FTC: Social Media Scams Tripled In 2021

The Federal Trade Commission (FTC) reports that in 2021, consumers lost $770 million to social media scams, as part of its latest Consumer Protection Data Spotlight report.

This figure -- which makes up 25% of the year's total fraud losses -- has increased by 18 times (or $728 million) versus 2017.

Emerging cryptocurrency and ecommerce technologies have created a plethora of new kinds of scams, according to the report.

The FTC also found that those being targeted were also younger, with consumers between the ages of 18 and 39 reporting fraud at 2.4 times higher rate than those above the age of 40.

Social media is the clear gateway for scammers to reach this younger audience. The report shows that social media is where 95,000 fraud victims were first contacted.

This statistic is up 19 times from 2017, and has doubled since 2020. In terms of total fraud-related losses in 2021, 26% ($770 million) were due to social media.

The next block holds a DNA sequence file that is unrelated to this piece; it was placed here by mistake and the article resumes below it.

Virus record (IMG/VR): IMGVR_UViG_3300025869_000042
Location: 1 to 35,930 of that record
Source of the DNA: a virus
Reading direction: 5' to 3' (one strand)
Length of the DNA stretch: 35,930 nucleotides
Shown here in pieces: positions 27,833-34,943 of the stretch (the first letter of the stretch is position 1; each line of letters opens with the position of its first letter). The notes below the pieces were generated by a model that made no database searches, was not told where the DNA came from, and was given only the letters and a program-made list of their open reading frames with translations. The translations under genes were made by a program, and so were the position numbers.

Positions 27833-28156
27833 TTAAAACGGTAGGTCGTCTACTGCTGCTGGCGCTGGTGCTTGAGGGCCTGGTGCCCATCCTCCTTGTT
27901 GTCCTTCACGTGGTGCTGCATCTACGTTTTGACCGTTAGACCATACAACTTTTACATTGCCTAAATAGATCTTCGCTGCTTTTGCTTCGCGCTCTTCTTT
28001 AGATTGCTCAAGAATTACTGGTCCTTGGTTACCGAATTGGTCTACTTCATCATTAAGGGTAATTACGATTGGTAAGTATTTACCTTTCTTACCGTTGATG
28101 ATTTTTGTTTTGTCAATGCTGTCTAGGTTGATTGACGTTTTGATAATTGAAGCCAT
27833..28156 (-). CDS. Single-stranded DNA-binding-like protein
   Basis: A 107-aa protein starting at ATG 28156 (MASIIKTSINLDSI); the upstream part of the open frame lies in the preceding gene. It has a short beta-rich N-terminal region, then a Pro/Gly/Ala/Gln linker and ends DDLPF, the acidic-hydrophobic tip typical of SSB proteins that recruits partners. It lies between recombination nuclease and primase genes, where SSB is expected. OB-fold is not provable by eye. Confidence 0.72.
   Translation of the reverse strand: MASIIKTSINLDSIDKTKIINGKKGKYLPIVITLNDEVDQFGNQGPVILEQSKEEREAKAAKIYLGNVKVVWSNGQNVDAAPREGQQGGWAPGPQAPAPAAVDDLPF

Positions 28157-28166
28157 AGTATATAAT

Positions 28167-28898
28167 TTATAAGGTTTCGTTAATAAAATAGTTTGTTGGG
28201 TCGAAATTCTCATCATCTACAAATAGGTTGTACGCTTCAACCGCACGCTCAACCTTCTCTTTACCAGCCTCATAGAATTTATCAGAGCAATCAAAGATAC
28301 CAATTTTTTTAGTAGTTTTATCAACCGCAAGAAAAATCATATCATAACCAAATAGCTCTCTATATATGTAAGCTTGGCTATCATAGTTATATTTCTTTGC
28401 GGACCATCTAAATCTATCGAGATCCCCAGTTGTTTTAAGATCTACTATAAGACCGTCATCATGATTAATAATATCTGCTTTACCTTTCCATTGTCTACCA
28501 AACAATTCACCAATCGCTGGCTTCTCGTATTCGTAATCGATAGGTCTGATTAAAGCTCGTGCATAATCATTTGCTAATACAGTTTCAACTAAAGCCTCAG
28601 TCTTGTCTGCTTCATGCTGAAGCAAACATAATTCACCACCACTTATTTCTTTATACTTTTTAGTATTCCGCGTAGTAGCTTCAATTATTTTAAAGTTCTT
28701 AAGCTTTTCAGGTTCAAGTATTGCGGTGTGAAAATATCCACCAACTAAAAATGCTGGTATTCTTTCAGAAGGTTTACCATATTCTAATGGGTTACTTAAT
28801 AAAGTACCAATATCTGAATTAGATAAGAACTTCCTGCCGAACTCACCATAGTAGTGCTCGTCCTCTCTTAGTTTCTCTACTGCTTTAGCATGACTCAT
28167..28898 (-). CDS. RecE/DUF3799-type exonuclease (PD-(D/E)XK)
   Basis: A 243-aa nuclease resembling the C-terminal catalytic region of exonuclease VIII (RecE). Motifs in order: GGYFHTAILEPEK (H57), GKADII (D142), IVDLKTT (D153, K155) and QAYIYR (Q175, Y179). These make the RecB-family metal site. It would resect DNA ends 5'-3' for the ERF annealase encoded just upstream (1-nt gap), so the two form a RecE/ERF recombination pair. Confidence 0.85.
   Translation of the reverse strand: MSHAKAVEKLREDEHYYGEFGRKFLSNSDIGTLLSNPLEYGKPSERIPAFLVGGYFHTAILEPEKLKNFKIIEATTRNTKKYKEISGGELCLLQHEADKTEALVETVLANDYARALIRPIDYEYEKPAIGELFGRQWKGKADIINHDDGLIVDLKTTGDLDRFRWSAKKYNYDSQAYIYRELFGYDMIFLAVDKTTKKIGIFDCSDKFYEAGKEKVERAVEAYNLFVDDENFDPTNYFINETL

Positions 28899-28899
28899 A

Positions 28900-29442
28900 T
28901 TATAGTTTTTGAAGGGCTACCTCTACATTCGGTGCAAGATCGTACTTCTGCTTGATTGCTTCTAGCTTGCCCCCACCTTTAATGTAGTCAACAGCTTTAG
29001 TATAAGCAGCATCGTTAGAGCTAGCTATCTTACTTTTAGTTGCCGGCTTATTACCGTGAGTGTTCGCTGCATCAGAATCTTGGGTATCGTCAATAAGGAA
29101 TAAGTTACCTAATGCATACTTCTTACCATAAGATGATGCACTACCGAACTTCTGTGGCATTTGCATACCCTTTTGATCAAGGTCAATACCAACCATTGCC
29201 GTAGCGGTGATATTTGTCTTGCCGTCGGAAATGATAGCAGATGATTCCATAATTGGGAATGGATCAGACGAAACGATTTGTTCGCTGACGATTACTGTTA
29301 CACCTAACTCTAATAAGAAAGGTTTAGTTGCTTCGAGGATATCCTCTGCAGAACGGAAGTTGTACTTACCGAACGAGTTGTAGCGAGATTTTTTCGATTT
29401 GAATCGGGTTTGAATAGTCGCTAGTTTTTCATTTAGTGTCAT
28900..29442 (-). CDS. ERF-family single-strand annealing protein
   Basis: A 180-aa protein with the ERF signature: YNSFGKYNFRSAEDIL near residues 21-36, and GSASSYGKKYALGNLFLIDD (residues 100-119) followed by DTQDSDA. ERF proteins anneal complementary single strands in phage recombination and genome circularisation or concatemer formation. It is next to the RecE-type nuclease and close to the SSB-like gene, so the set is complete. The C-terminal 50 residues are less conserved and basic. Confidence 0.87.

Fraud conducted on websites and apps was 19% ($554 million), and fraud via phone calls was 18% ($546 million).

Most reports of fraudulent social media –– a total of 45% –– involved people losing money to online shopping scams. “Most of the reports about online shopping scams involved someone who ordered a product they saw marketed on social media that never arrived,” the FTC report says.

Facebook and Instagram were listed as the two top social media platforms where undelivered products were marketed, appearing in 9 out of 10 reported scams.

User doubt surrounding the legitimacy of in-app online shopping opportunities could have a significant negative impact on the future of ecommerce. 

Facebook and Instagram were also most popular among scammers who sent “innocent” friend requests to users, flirted with them romantically, and then requested money. Twenty-three percent of romance scams were linked to Facebook, and 13% to Instagram.

Fifty-four percent of investment scams also involved social media platforms, where users were faced with fake investment opportunities. Thirty-six percent of these scams took place on Instagram, 28% on Facebook, 9% on WhatsApp (another Meta-owned company) and 7% on Telegram.

Scams could become more prevalent due to other Meta-created products, such as their virtual reality (VR) headsets, having just changed names from “Oculus Quest” to “Meta Quest.” Used primarily by Gen Z and Millennials, these VR technologies may continue the trend of scamming younger, more vulnerable users.

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